A group of Alaska seafood professionals recently completed training from Alaska Sea Grant covering acidified food production and the principles of thermal processing. The Better Process Control School was a course developed to satisfy the U.S. Food and Drug Administration training requirements and provides safety information important for home canners, quality assurance technicians, and personnel in plants who pack and process both low acid foods and acidified foods in sealed containers.
The course gave an overview of equipment requirements, container closure and evaluation, and record-keeping for glass jars and cans. The three-day course was taught in Anchorage by Chris Sannito, a seafood technology specialist with Alaska Sea Grant, and Dr. Scott Whiteside, a professor with the Department of Food, Nutrition, and Packaging Sciences at Clemson University. Both are registered food process authorities for validating equipment process and product safety.
Class capacity, similar to other training from the Alaska Seafood School, is limited in size to allow professional trainees the opportunity to ask questions and discuss nuanced topics, from canning deformities to issues with heating sealed packages and labeling. “Our Alaska Seafood School training is taught by top industry experts in Alaska and from around the country,” noted Caleb Taylor, Alaska Sea Grant seafood workforce development coordinator. “It’s through support by Alaska’s Technical and Vocational Education Program, combined with multilateral partnerships from industry, academia, and communities, that we’re able to provide this specialized training – for the benefit of our great state’s seafood industry.”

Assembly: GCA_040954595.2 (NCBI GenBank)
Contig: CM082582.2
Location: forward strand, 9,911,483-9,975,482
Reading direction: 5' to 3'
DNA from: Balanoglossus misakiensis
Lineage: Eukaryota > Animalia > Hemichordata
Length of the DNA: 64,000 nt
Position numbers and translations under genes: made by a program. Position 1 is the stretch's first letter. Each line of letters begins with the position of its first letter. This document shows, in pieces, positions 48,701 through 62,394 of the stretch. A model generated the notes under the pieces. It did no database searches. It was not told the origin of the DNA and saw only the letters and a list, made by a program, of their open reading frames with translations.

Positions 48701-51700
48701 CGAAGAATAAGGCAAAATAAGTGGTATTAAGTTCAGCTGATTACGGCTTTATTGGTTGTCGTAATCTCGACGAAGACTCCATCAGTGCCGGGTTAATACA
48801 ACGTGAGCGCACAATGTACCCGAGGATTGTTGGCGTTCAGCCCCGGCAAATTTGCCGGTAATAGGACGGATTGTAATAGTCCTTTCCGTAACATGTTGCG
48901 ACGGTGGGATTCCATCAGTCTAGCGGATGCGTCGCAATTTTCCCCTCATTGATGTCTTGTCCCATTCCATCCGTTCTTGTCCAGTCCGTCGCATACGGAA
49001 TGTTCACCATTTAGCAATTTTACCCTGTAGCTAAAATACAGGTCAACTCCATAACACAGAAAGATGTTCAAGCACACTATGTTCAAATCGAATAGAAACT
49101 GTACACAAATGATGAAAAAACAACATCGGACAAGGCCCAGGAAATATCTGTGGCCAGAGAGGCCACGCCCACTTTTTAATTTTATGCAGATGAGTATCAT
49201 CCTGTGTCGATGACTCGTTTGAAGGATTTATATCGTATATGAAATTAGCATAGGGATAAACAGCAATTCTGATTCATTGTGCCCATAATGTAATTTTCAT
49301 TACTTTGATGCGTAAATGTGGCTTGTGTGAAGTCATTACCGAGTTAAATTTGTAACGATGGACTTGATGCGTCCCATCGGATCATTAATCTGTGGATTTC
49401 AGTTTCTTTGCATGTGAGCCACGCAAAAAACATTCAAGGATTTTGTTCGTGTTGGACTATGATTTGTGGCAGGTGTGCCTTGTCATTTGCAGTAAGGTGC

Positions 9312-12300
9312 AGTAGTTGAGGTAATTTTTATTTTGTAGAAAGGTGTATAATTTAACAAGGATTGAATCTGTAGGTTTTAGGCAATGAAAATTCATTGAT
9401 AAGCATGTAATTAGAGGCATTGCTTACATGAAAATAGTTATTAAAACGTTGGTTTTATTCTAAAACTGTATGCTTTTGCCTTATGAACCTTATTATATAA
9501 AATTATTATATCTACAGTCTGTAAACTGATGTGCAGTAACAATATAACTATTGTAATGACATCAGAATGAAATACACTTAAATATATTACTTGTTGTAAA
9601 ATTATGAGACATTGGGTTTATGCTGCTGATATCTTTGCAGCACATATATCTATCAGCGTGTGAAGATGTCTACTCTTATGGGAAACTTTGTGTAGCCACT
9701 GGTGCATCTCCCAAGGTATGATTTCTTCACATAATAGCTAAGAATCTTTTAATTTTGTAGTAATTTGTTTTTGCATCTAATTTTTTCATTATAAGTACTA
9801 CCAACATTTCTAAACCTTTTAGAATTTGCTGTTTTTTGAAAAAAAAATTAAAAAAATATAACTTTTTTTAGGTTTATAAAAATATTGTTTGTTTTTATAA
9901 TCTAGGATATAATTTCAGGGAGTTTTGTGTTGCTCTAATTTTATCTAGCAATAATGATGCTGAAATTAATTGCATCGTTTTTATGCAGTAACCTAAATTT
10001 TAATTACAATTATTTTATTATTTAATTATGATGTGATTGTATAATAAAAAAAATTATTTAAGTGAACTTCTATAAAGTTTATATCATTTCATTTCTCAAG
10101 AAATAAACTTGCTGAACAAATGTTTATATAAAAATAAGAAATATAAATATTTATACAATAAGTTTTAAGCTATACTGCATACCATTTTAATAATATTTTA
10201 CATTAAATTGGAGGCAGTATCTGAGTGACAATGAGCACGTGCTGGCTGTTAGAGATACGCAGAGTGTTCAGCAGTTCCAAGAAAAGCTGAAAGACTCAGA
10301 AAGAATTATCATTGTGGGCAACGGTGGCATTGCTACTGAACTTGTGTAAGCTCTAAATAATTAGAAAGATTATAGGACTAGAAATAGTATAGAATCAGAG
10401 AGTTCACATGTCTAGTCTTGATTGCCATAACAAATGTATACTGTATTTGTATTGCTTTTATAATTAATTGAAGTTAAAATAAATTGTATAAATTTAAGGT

Alaska Sea Grant plans to host another Better Process Control School this winter. If you are interested in arranging training for you or your business, or to receive notifications for upcoming seafood processing workshops and classes, please contact Caleb Taylor at the Kodiak Seafood and Marine Science Center.